Spoiler Alert: This review contains spoilers about “Joker.”
Before Todd Phillips’ “Joker” even hit the big screen, it sparked nationwide debates concerning the danger that it could pose to the public. News outlets cautioned parents and audience members that the gore-soaked movie could lead to a rise in copy-cat shooters; movie theatre chains banned masks from the showings or even chose not to show it altogether. A movie this seeped in controversy, this highly anticipated, must have fought its way onto the big screen with something to say, right? Well, not necessarily.
“Joker” recounts a man’s descent into madness, captured over the course of a few short weeks in crime-ridden Gotham City. Arthur Fleck (Joaquin Phoenix), is a clown-for-hire who spends his time caring for his disabled mother (who he lives with) and aspiring desperately to be a comic. Other features include Robert De Niro as an adored talk show host and Frances Conroy as Fleck’s ailing mother. The film is anxiety-inducing, it’s entertaining, it’s beautifully produced and it’s entirely soulless.
To address the clown in the room — yes, this movie feels like a misshapen product of its time. Phillips, whose previous body of work includes dude-bro comedies “The Hangover” saga and “Road Trip,” has stated multiple times that the film is “not political.” It feels disingenuously comical to make such a statement about a movie whose center is a mentally ill loner who emulates the violence around him, lashing out at his coworkers who alienated him, his mother who neglected him and the woman who rejected him.
At times, “Joker” feels self-congratulatory. It’s fully aware that its villain encapsulates dark traits that verge dangerously near to the incel community of Reddit. Every minute that passes, the film seems to nudge you from the side with its mantra — this isn’t your average comic book movie, and our hero is nowhere to be found.
At other times, it seems smug in its often heavy-handed statement on modern society. Spoiler alert: The society in question is dismally depressing. Phillips and screenwriter Scott Silver pull no punches, almost to the point of overkill. In the opening scene, Fleck has a store closing sign ripped from his hands from a gang of kids. When he chases them desperately down the street, clown shoes slapping on the pavement and calling to passersby for help to no avail, they lure him into an ally and beat him brutally. Punches aren’t just physical; it’s a new kind of pain when Fleck is bathing his mother and she says, seemingly well-meaning: “Fleck, aren’t comedians supposed to be funny?”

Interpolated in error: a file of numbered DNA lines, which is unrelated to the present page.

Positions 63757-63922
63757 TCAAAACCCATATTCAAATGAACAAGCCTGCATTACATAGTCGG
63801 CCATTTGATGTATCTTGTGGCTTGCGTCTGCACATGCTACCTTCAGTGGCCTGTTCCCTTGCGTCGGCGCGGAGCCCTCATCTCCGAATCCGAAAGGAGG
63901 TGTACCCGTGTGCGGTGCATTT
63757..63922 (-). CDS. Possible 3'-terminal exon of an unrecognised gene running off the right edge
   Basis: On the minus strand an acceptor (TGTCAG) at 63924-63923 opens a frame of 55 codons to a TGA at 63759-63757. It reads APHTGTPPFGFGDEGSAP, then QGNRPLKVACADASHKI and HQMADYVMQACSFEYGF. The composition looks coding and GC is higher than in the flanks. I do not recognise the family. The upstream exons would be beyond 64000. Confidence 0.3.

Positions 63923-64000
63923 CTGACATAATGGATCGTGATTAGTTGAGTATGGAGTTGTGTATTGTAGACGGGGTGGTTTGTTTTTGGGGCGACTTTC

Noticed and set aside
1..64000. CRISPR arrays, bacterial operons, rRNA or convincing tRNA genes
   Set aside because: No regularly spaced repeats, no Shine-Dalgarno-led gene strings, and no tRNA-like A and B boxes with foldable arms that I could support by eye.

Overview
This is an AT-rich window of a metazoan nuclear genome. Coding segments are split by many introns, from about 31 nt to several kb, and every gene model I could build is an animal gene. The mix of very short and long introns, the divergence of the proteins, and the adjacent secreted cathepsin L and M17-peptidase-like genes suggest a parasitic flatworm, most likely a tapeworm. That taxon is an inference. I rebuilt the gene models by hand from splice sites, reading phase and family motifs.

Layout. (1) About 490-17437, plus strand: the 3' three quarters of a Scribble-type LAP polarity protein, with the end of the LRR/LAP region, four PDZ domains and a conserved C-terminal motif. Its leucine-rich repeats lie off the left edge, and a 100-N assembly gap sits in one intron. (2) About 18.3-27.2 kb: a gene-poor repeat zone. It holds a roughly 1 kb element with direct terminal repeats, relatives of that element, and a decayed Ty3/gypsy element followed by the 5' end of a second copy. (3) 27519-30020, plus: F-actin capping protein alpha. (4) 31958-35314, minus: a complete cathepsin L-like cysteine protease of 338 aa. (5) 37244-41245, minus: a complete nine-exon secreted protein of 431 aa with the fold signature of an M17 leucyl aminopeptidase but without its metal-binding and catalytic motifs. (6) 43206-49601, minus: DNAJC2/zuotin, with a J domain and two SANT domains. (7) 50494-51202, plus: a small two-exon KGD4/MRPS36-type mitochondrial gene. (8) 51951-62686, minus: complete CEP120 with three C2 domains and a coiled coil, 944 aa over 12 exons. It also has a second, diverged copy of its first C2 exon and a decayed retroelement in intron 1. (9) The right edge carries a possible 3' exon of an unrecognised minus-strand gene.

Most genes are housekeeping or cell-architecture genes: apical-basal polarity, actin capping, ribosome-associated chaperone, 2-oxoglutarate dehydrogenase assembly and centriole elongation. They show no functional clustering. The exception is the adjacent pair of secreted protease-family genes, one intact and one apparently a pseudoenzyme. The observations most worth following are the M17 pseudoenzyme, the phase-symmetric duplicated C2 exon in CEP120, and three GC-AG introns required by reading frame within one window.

The gloom emerges in most aspects of the story; Fleck has a court-mandated psychologist for the first half of the film, who serves only to inform him that welfare is being cut and that he will no longer receive medication. Fleck’s delusional mother is a former worker holding out on desperate hope that her former employers will respond to her pleas for worker’s comp. Fleck’s tick of spontaneous laughter is attributed to a “medical condition,” and it’s beaten nearly to death as Fleck helplessly laughs his way through stress, pain and anger. Phillips, however, never seems to concern himself with the details of what condition it is, or how Fleck developed it. For Phillips, it’s enough to submerge Fleck in another layer of disturbia.
As a purely aesthetic product, “Joker” is impressive. Like every film set in Gotham, the shots are tinted in sickly green and smog. Phillips creates some truly stunning shots with Joker’s characteristic makeup, which serves not to hide his face, but to illuminate every line, pore and tear. The camera loves Phoenix and hardly leaves his side throughout the 122 minute run time. It’s a forced intimacy that does the film well.
The film sometimes verges on the gleefully insincere, but Phoenix’s performance is a saving grace. His gaunt, serpentine frame (Phoenix lost 52 pounds for the role) is so expressive, so extravagant, that his emotions are at times too palpable to even watch. The casual viewer can’t help but to cringe away in the case of his utterly bombed performance at a comic club, or at the sheer childish joy on his face when he sees his performance aired on national television, only to utterly fall when he realizes the audience is laughing at him, not with him.
As Fleck’s violent acts escalate, he seems neither horrified or exhilarated by his deeds; instead, he experiences a revelation of his own being.
“For my whole life, I didn’t know if I even really existed,” he tells his psychologist. “But I do. And people are starting to notice.”
“Joker” wants to be noticed. And it’s safe to say that after grossing $234 million globally in its first three days, it has been. But this character study, although polished, lacks character. I believe Phillips when he says that it’s not a political statement; truly, “Joker” doesn’t have much to say.
Gabi DiPaulo is the Living editor for The Beacon. She can be reached at firstname.lastname@example.org.